• Chronicles the escalatory provocations leading up to the conflict in Tigray: the TPLF holding a regional election in defiance of the Federal Government’s postponement due to the Pandemic; the TPLF’s confession of perpetrating the unprovoked attack of Ethiopia’s Northern Command, a key component of the Ethiopian National Defense Forces (ENDF) in the early hours of November 4, 2020.
• Urges an end to the hostilities as soon as possible.
• Calls on the Government of Ethiopia to apprehend remnants of the TPLF leadership in hiding with minimum military force and avoiding civilian casualties.
• Urges the Government of Ethiopia to release opposition party leaders; stop the Prosperity Party’s undue interference by curtailing freedom of movement, assembly & free expression, allow unfettered political participation and cease the use of threatening and inflammatory languages against targeted and specific opposition groups.
In summary, the most encouraging part of the draft resolution by the U. S. Senate that most Ethiopians at home and abroad appreciate and share is the call for national dialogue for peace and national reconciliation among all Ethiopian stakeholders: representatives of all nonviolent and non-extremist political parties, ethnic communities, religious groups, and civil society organizations (CEOs). This is where the UN system must invest heavily to help Ethiopia.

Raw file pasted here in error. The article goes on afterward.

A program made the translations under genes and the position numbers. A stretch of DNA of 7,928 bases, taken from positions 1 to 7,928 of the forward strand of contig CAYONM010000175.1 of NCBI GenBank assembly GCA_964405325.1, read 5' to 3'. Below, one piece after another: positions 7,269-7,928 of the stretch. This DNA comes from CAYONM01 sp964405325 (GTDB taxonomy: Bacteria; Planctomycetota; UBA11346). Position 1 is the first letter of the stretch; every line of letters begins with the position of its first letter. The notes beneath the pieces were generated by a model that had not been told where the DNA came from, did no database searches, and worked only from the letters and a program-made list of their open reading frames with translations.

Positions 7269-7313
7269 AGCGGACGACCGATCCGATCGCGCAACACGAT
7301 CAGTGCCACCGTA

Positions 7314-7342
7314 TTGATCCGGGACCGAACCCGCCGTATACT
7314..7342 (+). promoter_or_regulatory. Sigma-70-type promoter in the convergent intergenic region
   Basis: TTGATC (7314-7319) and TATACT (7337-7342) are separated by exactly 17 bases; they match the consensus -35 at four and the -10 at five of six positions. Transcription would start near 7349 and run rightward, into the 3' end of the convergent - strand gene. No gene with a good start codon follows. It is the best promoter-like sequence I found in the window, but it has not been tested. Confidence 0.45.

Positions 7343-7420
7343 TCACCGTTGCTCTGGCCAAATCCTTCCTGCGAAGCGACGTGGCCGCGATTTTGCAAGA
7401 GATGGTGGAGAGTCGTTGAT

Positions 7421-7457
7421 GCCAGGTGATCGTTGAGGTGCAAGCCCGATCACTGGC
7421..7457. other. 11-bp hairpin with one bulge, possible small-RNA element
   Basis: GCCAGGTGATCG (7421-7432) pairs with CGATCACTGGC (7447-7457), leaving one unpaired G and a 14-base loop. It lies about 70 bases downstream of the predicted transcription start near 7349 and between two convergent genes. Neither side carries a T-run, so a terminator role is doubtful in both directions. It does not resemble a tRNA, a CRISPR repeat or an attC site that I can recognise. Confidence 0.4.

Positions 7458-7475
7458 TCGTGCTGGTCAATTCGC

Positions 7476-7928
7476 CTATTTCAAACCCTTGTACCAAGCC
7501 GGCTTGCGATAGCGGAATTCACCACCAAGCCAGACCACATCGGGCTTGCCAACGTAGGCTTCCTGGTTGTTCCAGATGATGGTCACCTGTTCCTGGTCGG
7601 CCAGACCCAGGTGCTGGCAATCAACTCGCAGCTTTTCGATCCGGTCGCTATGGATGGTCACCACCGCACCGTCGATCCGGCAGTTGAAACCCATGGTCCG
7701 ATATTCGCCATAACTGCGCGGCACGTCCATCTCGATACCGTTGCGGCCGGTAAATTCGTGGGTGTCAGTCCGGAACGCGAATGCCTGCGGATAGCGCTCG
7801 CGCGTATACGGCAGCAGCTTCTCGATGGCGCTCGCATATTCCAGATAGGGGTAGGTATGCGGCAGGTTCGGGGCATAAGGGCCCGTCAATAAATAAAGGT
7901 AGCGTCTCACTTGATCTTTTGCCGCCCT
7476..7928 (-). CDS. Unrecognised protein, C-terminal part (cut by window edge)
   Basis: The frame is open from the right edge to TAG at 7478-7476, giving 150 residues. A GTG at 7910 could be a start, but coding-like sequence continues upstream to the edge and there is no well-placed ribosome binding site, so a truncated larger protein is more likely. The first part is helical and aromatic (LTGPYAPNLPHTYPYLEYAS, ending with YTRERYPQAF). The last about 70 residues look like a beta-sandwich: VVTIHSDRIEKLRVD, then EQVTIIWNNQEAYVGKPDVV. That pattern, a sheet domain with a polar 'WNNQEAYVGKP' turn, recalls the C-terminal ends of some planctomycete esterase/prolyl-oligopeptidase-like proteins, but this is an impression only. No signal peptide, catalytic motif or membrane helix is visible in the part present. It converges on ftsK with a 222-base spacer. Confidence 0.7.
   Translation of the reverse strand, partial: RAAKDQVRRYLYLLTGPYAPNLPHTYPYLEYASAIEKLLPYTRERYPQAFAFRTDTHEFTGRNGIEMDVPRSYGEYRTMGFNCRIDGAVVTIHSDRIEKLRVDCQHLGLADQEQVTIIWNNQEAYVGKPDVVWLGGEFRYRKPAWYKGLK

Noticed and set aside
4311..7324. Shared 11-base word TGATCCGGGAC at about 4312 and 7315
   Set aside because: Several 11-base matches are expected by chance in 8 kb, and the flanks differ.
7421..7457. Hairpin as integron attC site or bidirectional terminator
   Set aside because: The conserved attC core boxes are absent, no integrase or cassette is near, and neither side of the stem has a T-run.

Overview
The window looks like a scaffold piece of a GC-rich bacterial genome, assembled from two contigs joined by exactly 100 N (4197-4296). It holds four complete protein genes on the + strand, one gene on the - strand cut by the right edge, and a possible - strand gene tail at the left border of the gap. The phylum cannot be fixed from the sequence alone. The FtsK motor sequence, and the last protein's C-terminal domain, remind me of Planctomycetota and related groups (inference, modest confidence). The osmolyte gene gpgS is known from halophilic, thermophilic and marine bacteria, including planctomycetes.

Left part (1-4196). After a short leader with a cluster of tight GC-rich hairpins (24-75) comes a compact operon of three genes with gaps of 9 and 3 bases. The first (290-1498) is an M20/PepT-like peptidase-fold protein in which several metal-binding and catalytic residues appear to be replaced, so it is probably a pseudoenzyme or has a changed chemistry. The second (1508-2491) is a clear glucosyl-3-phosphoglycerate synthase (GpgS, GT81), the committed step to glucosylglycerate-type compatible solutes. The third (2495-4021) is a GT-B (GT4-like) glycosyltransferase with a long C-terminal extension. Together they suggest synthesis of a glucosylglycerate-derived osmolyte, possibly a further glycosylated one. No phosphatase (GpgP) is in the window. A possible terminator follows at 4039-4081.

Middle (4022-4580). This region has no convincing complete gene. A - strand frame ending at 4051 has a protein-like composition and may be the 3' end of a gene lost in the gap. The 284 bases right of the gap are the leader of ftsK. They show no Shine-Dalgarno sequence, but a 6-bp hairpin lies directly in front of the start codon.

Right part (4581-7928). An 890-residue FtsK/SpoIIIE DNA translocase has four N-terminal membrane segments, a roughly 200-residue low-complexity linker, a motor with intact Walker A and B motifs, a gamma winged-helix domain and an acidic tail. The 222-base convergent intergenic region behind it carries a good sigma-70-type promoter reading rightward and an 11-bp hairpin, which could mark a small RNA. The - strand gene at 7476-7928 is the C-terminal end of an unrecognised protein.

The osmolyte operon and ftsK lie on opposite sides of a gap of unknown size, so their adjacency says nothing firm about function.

Ethiopian society deserves genuine multiparty democracy. This can occur only through national consensus, peace, personal security for citizens and reconciliation.
The international community has a moral obligation to help achieve this by refraining from undue interference in Ethiopia’s domestic affairs.
To be constructive, the international community must empower Ethiopian stakeholders. It must avoid, always, not fall into the temptation of leveraging aid as an instrument of public policy. That will only be punishing the poor.
Aklog Birara, Ph.D. served in various capacities for 30 years with the World Bank, the latest as Senior Senior Advisor. He has written 6 books since retiring. He writes commentaries on the political economy of Africa.
Dr. Aklog Birara Sr. Advisor at World Bank Washington, District of Columbia, United StatesHe can be reached at firstname.lastname@example.org